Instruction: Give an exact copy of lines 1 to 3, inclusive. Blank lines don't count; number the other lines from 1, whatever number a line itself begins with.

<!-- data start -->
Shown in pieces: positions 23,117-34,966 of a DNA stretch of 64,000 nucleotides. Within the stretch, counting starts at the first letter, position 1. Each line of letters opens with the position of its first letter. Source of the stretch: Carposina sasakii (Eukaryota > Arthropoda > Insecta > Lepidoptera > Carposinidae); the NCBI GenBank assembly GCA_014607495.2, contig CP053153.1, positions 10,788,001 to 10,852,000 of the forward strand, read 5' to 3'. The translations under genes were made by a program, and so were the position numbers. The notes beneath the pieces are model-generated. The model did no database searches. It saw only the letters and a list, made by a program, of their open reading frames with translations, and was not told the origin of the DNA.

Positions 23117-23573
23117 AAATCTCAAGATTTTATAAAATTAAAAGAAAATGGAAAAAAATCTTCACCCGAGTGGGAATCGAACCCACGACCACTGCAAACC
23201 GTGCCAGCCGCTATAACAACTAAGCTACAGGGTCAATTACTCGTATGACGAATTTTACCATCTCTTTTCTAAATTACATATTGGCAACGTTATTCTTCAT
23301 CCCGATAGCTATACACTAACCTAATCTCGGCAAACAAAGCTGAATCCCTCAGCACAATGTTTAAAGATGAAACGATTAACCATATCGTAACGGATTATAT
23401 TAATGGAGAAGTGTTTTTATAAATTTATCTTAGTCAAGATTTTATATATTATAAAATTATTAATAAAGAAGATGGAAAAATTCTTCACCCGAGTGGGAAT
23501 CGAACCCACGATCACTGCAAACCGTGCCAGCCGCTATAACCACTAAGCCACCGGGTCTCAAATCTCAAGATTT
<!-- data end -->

Shown in pieces: positions 23,117-34,966 of a DNA stretch of 64,000 nucleotides. Within the stretch, counting starts at the first letter, position 1. Each line of letters opens with the position of its first letter. Source of the stretch: Carposina sasakii (Eukaryota > Arthropoda > Insecta > Lepidoptera > Carposinidae); the NCBI GenBank assembly GCA_014607495.2, contig CP053153.1, positions 10,788,001 to 10,852,000 of the forward strand, read 5' to 3'. The translations under genes were made by a program, and so were the position numbers. The notes beneath the pieces are model-generated. The model did no database searches. It saw only the letters and a list, made by a program, of their open reading frames with translations, and was not told the origin of the DNA.

Positions 23117-23573
23117 AAATCTCAAGATTTTATAAAATTAAAAGAAAATGGAAAAAAATCTTCACCCGAGTGGGAATCGAACCCACGACCACTGCAAACC